Rust, Python, Go Among Most Valued Languages in Developer Survey


28 Mar , 2017  

Stack Overflow has released results of its 2017 Developer Survey, and they paint an interesting picture of stack overflow developer surveythe languages developers love and abhor.

Developers are crushing on Mozilla’s Rust, which earned top honors as the most-loved programming language among the 64,000 coders worldwide who answered the annual survey by Stack Overflow, a social network and job board. Respondents also enthusiastically embraced Python, calling it the language they most wanted to work with in the coming year.

Want to earn big bucks as a developer? Learn Google’s Go or Scala. The two topped the list of best-compensated programming languages in the United States, with experts earning an average of $110,000 a year. Worldwide, developers skilled in Clojure—a Lisp dialect—earned the most, averaging out at $72,000 per year. Dev ops specialist and machine learning specialist were the most lucrative specialties.

JavaScript continues to be the most widely-used language, followed by SQL and Java. As for languages developers would rather not be using, more than 88 percent said they “dread” working with Visual Basic 6, followed by VBA and CoffeeScript.

While the overwhelming majority of developers said they were highly satisfied with the career paths, most also felt they were underpaid.… Read more

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Choose Your Own Visual Studio Adventure

Paul Ballard

21 Jun , 2016  

Microsoft is expanding its Visual Studio installation options, making it even easier for developers to quickly install just the features they need.

The company already previewed a new ‘light install’ option as part of Visual Studio 15, the latest version of the IDE that’s rumored to be shipping later this year. The new installer shaves 30 percent off the wait time at first launch, with the smallest version taking up about 300 MB of space.

Now Microsoft is working on a menu of 17 possible setup options, depending on what you want to build. Just interested in installing C++ for desktop development? Great, there’s an option for that.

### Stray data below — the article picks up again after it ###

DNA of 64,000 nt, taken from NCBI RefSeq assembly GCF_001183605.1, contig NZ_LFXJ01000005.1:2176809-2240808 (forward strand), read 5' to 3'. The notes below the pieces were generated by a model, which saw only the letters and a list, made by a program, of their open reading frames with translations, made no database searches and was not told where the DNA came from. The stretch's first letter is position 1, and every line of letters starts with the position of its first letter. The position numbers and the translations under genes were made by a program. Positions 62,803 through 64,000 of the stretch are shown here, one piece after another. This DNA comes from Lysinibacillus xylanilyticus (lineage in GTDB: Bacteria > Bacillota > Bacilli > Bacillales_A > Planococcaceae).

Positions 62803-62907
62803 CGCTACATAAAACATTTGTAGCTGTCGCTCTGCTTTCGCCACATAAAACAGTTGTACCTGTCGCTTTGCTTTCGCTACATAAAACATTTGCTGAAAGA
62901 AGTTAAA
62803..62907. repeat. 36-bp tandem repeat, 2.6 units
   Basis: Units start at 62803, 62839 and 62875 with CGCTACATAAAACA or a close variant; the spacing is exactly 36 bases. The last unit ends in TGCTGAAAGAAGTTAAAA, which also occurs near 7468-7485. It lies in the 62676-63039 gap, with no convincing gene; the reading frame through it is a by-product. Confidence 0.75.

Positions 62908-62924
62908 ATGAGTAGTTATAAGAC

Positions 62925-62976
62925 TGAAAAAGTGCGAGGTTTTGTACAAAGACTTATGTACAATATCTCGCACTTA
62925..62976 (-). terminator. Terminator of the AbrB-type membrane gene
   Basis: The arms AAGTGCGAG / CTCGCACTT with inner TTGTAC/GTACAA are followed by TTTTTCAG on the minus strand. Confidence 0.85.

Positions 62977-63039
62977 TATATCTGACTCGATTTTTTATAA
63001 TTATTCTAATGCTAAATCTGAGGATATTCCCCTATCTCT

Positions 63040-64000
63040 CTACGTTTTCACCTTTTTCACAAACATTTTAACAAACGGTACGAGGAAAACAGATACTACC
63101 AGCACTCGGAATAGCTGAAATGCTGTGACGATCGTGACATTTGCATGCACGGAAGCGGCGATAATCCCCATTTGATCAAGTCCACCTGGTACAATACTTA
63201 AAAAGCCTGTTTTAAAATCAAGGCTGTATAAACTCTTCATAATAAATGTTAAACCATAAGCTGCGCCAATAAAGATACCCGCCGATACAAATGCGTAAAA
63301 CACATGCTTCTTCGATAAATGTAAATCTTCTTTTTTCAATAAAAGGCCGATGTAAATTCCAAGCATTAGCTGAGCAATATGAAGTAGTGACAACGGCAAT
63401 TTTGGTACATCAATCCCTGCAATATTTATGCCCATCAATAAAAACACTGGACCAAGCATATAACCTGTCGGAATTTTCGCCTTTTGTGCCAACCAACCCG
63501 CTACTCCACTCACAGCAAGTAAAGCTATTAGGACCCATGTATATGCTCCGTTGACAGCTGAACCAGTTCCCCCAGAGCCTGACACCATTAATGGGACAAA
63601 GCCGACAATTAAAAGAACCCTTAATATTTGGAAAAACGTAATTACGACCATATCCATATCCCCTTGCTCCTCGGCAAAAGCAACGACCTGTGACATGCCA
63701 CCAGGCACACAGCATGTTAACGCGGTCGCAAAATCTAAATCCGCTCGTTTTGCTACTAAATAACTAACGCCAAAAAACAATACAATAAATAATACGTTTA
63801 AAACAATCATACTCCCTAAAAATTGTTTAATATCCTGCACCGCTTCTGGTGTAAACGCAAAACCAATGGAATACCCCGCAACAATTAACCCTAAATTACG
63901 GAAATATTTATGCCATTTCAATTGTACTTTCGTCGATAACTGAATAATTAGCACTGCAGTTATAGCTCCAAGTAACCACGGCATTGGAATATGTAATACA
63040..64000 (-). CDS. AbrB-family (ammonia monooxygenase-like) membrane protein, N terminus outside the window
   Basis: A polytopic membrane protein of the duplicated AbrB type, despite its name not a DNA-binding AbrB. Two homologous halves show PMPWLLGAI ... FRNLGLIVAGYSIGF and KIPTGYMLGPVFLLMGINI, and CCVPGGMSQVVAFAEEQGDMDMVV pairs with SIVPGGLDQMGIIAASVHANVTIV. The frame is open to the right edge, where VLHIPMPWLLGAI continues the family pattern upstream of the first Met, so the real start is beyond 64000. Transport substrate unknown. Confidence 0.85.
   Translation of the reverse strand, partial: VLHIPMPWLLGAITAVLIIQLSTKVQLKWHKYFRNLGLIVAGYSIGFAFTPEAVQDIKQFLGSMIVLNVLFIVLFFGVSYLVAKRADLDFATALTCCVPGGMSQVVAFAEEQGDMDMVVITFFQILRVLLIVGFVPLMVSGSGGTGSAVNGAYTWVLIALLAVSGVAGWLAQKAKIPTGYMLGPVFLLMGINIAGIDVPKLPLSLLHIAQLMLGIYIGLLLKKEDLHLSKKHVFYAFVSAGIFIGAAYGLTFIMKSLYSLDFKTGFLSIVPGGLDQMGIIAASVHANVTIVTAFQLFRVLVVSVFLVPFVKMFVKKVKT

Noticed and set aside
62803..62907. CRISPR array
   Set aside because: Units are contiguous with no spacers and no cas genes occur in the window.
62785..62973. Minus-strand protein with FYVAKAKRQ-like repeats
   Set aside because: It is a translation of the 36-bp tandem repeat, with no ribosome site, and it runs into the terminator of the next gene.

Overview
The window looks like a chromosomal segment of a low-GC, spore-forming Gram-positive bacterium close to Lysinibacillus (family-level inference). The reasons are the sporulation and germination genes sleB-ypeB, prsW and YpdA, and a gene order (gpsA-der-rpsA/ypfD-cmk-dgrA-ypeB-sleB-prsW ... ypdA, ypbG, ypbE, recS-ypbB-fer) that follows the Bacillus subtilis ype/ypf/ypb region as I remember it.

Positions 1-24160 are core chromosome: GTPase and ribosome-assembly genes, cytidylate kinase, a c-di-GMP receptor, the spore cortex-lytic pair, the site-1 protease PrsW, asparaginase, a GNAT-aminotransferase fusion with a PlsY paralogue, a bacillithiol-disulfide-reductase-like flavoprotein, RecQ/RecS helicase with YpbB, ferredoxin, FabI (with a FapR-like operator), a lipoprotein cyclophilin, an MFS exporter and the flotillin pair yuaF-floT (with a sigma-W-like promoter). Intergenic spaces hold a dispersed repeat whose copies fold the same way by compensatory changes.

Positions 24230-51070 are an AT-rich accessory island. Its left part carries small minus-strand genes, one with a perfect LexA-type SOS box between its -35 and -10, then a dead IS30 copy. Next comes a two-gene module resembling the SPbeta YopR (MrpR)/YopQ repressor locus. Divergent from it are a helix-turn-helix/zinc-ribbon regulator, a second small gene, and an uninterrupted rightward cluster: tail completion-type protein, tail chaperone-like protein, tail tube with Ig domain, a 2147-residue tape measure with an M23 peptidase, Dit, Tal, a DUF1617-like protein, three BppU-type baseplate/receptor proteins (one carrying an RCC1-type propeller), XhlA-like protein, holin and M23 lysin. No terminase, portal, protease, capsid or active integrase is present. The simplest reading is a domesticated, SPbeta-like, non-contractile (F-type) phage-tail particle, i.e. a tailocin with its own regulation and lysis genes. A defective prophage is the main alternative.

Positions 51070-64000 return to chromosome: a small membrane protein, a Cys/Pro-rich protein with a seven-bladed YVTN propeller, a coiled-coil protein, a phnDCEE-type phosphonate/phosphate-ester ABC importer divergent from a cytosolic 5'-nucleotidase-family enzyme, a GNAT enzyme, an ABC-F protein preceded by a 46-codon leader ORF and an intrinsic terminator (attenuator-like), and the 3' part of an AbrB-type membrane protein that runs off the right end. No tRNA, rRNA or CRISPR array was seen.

The idea is that the current standard VS installer would eventually be replaced with a new customizable menu, and Microsoft wants feedback on which options should be added before releasing another preview sometime this summer.

Below is the list of ‘workloads’ Microsoft is considering supporting with custom install experiences. Click here to share your opinion in a short survey.

  1. Universal Windows Platform development
  2. Web development (incl. ASP.NET, TypeScript, Azure tooling)
  3. Windows desktop app development with C++
  4. Cross-platform mobile development with .NET (incl. Xamarin)
  5. .NET desktop application development
  6. Linux and IoT development with C++
  7. Cross-platform mobile development with Cordova
  8. Mobile app development with C++ (incl.
Read more

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Share Your Expertise, Win Prizes With VisionMobile’s Developer Economics Survey

Paul Ballard

23 May , 2016  

VisionMobile is currently running its 11th Developer Economics survey, and devs who sign up to participate can win prizes including Microsoft Surface 3s, Windows IoT dev kits and more.

The survey is a snapshot of what developers worldwide are up to—which tools we’re using, which programming languages we prefer, which app categories are hot right now. VisionMobile, a research company that specializes in the app market, will compile the results in a ‘State of the Developer Nation’ report to be released in July.

Besides being entered in prize drawings, survey respondents get immediate access to a scorecard comparing their responses to those of other developers in their country.

The previous report, released in March, offered some interesting insights:

  • While the total number of developers worldwide is rising, the average experience level is falling.
  • The majority of developers surveyed were working in at least two of four major sectors: Mobile, Desktop, Cloud and IoT.
  • Use of Objective C has plummeted with the rise of Swift and cross-platform tools.
  • JavaScript and its derivatives were the language of choice for 12 percent of mobile developers; Microsoft’s C# held steady at 40% of mobile developers but was gaining ground in the cloud.

With the rapid speed of change in our industry, it’s anyone’s guess what we’ll learn from this edition.… Read more

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